Sam Waddicor needs to clean up his grammar and his spelling if he’s going to write for Broadway Baby – goodness knows they’re not going to do it for him. Some passages of his reviews just leave you scratching your head. “His most successful moments were probably his impressions of various tapes” he says of Lloyd Griffiths in the Big Value Comedy Show. Did he mean “types”? Or was Lloyd Griffiths really doing impressions of different types of tape? You can never tell with the Fringe. I am, at least, intrigued.
Of Henry Paker he writes “Particular reverence goes to his imitations of his cat which had an uncanny truth to it.” What did? The cat? Why, in these godless times, is a cat impression worthy of ‘reverence’? He doesn’t help himself with such trying-to-be-clever language that’s really just clunky and doesn’t get to the point: “Fused with this is an emotive, almost emphatic delivery style which gives a depth to the humour,” he says of Paker, while saying precisely nothing at all. Kate Lucas, meanwhile, “utilises” songs – because she couldn’t just use them, could she? “It was not by any stretch of the imagination full of laughs” he says, drily, of one routine . But you just have to chuckle to yourself when you read will-this-do? statements like “This is far from the worst comedy show that I have seen and if you love how Norwegians speak then this may well be the show for you”.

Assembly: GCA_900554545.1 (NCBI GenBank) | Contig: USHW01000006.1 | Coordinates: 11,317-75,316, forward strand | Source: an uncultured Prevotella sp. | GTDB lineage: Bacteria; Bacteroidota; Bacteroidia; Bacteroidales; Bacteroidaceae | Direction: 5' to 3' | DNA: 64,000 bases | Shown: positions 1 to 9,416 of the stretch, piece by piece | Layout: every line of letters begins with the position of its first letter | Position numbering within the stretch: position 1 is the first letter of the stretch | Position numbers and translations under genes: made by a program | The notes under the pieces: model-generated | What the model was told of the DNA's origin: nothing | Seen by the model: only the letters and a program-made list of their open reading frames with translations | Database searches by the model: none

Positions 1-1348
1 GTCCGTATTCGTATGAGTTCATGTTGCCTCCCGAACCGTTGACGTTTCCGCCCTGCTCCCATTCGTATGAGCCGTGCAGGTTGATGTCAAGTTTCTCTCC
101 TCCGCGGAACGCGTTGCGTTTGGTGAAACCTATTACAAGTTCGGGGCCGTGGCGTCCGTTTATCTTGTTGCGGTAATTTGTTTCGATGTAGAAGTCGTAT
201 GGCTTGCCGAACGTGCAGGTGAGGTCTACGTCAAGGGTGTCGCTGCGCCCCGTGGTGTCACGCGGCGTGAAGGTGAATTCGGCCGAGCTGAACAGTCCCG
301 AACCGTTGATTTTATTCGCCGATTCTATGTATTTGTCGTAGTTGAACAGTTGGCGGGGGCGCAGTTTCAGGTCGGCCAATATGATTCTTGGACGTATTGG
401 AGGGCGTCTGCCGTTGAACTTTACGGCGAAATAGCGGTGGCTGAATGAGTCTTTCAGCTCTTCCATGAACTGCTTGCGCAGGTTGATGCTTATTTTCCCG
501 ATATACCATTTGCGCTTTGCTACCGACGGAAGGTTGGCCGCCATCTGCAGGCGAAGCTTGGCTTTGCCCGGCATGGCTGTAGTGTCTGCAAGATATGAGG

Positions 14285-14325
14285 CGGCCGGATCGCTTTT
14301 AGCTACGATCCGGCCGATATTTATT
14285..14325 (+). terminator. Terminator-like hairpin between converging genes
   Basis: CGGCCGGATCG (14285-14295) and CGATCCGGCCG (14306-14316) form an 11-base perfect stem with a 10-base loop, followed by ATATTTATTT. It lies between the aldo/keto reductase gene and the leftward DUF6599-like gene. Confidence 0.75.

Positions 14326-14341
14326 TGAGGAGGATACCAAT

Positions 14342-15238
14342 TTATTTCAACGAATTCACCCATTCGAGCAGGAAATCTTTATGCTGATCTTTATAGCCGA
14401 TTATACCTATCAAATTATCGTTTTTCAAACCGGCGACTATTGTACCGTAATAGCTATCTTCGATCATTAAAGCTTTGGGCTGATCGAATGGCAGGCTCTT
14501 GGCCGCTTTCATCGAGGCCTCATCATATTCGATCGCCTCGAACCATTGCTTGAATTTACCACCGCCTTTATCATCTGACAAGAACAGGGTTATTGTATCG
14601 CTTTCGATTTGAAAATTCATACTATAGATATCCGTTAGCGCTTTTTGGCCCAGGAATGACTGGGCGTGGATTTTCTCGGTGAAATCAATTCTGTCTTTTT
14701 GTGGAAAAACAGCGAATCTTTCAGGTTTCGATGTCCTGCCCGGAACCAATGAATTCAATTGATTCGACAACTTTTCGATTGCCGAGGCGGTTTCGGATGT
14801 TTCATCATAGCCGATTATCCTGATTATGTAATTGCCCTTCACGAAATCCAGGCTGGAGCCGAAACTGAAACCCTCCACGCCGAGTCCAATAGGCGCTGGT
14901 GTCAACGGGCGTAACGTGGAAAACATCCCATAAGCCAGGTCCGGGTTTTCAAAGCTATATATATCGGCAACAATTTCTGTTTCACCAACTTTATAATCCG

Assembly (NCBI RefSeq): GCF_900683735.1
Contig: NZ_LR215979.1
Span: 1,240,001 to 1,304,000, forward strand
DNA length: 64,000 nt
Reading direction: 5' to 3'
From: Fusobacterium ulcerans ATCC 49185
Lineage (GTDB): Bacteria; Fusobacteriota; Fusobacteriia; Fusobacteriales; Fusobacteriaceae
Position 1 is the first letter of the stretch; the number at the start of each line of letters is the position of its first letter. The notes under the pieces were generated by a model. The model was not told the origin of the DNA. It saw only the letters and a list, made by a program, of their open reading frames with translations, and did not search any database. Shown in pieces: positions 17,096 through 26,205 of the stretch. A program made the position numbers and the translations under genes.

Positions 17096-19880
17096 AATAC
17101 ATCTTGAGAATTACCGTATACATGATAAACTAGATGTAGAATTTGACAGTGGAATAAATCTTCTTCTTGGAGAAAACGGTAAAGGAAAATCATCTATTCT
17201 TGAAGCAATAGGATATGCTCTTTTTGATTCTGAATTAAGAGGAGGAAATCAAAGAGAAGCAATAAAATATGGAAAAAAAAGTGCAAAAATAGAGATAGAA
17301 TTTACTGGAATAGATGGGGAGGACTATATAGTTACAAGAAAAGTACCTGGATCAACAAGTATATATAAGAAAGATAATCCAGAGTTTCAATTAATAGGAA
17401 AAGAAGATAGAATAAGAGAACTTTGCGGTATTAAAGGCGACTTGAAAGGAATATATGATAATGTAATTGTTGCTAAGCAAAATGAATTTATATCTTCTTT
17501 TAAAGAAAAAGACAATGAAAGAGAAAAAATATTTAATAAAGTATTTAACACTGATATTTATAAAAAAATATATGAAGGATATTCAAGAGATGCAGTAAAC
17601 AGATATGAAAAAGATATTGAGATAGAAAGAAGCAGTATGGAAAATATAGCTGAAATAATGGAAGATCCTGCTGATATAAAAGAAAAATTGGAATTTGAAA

I won’t bore you to death with more such examples and I don’t want to run Waddicor into the ground either: he is a very young man trying to write like an adult and making a bit of a hash of it. If his sixth-form English teacher would come and slap him round the face, Waddicor might be fit to give it another go. At the moment, though, he has much to learn.